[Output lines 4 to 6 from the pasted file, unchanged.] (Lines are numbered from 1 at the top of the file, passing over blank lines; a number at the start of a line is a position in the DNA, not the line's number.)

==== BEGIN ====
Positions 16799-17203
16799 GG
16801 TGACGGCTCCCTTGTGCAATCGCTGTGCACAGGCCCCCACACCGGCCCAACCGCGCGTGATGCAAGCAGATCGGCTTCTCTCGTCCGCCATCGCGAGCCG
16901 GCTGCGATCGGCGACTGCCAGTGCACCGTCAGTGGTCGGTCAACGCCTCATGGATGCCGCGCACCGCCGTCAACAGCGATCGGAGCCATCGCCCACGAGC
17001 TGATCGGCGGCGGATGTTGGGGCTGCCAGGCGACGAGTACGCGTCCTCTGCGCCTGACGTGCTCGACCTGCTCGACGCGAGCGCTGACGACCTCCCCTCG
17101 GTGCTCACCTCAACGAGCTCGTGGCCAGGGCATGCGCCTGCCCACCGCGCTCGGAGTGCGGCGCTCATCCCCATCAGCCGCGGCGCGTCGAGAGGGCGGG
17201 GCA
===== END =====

16901 GCTGCGATCGGCGACTGCCAGTGCACCGTCAGTGGTCGGTCAACGCCTCATGGATGCCGCGCACCGCCGTCAACAGCGATCGGAGCCATCGCCCACGAGC
17001 TGATCGGCGGCGGATGTTGGGGCTGCCAGGCGACGAGTACGCGTCCTCTGCGCCTGACGTGCTCGACCTGCTCGACGCGAGCGCTGACGACCTCCCCTCG
17101 GTGCTCACCTCAACGAGCTCGTGGCCAGGGCATGCGCCTGCCCACCGCGCTCGGAGTGCGGCGCTCATCCCCATCAGCCGCGGCGCGTCGAGAGGGCGGG